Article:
Techies gaze into the crystal ball

For all the hype in the industry, computer technology’s evolution has been, for the most part, a gradual and methodical process interjected with bursts of innovation which change the way we interact with technology. For the longest time, we communicated with computers using keyboards and punch cards. Today it is with mice and voice.

At the recent Comdex 2001 in Toronto several talks focused on predicting everything form the next generation of Internet appliances to the digital innovations of tomorrow.

The advancement of digital innovation is all part of a trend of removing barriers that hinder our ability to go about our daily tasks, said Ross Chevalier, director of technology at Novell Inc. in Markham, Ont.

“We will see…a difference in the way people interact with the services that they consume,” he said.

Our interactions with the Internet first focused on our relationship with the browser, which was the first step, he said. The next phase is to achieve location independence. Historically, machines knew who you were and what you wanted to do, since they tended to be task specific, Chevalier said. It is no longer that way now and it is time to remove policies, profiles and rules off of the device and on to the Internet where the network does the authentication, he said.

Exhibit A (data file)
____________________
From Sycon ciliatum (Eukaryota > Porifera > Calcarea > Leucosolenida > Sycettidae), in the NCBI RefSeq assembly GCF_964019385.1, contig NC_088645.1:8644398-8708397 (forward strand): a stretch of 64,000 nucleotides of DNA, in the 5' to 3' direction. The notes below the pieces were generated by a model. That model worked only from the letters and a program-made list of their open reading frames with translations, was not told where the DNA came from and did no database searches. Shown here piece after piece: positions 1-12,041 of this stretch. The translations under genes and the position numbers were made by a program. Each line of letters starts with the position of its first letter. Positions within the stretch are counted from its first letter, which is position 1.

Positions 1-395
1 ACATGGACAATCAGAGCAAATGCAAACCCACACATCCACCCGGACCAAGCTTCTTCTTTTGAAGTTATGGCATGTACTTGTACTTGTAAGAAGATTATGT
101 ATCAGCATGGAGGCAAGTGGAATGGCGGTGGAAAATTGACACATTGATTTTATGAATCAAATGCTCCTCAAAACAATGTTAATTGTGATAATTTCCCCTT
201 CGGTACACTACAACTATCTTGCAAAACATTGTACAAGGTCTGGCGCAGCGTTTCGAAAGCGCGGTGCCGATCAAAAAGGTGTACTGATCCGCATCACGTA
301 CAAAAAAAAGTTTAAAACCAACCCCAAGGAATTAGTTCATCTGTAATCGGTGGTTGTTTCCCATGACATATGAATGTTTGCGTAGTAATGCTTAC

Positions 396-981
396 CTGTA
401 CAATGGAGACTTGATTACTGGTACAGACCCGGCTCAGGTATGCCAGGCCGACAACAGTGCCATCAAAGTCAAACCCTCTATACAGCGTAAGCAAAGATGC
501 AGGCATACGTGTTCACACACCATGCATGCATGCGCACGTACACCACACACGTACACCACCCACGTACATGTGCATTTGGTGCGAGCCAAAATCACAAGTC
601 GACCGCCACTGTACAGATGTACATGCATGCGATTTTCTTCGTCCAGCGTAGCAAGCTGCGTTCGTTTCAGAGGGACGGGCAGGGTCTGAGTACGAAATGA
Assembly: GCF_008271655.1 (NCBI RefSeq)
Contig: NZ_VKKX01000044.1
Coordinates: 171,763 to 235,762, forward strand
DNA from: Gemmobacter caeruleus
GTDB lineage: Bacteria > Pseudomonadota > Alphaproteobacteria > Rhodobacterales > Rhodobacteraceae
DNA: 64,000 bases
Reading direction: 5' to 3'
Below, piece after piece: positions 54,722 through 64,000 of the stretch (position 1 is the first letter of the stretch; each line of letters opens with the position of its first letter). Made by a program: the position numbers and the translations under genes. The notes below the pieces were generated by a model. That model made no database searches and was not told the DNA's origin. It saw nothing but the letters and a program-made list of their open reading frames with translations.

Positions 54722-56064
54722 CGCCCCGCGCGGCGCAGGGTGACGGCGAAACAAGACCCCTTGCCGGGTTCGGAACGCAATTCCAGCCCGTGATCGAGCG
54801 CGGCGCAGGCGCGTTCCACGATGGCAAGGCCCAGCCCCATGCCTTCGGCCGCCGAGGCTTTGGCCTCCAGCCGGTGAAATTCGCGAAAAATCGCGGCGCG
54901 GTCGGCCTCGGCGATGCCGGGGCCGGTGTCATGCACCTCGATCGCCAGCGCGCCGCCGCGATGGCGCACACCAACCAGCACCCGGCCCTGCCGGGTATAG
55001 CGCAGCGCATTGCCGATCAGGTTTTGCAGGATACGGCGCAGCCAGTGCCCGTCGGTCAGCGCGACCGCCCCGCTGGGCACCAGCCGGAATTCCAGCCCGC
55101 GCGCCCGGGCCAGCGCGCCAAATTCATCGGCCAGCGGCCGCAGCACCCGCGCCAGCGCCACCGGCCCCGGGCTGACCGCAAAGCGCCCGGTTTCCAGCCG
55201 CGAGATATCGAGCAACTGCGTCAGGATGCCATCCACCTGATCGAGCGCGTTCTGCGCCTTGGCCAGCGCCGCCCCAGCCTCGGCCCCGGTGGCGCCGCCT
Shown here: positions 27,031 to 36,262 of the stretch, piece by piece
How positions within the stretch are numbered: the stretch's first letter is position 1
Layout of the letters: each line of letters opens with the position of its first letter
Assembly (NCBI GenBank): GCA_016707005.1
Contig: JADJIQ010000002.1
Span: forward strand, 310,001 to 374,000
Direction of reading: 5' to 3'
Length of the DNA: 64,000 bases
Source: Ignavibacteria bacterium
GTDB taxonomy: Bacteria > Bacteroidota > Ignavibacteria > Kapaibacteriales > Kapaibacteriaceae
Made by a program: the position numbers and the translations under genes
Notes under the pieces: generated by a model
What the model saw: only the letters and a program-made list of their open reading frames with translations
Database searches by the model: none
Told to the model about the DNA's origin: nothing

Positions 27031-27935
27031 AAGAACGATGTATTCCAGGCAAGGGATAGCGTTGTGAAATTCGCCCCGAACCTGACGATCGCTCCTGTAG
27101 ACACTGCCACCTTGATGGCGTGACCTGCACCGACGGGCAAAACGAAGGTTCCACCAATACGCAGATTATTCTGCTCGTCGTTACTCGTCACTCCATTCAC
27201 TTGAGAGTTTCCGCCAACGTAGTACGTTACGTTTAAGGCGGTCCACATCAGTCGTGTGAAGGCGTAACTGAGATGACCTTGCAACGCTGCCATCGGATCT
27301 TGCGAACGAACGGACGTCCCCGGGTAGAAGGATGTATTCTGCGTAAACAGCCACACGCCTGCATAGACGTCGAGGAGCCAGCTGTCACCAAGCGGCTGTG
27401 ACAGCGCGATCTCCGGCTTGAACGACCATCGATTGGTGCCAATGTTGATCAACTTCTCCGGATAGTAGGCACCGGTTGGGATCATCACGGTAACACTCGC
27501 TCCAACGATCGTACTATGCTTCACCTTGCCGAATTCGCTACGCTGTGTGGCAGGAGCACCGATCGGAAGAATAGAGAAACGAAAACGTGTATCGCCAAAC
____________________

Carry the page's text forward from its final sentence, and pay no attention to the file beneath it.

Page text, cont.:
This is slowly becoming reality, yet users are still at the mercy of the device at hand.

The third step, according to Chevalier, is to remove all device dependency by using technology such as Bluetooth.

Nick Tidd, president of 3Com Canada Inc. in Mississauga, Ont., agreed with Chevalier. “It is the first time a hardware and software vendor agree,” he joked.

With the Y2K burp (as he called it) now over, it is time to focus on technology’s “ability to address the needs (of users) regardless of location,” he said. Networks have to become more intuitive so they can tell where a user is coming from. In order to do so, the technology has to be simplified since it should be moot whether users are accessing the network via broadband, wireless, analogue or digital means, he said.

The consensus was that Bluetooth technology, or something similar, was going to be one of the waves of the future. Tidd talked about omni and bi-directional wireless up to four kilometres in the next year or two.

He did admit however that there are challenges to be overcome, especially surrounding standards as companies tend to want to advance their own technology on their own terms.

Tidd also took the opportunity to take a stab at the media’s fear mongering over security issues surrounding wireless technology.

We have to get rid of the fear, uncertainty and doubt over the stories about lost and stolen data over wireless, he said.

Internet applicances

Another talk focused more on the types of appliances that would greet us in the days ahead from the talking fridge to entertainment systems where televisions and computers are integrated.

“It comes down to ease of use and if I have a compelling use [for a technology],” said Steve Dotto, the host of TV’s Dotto’s Data Caf

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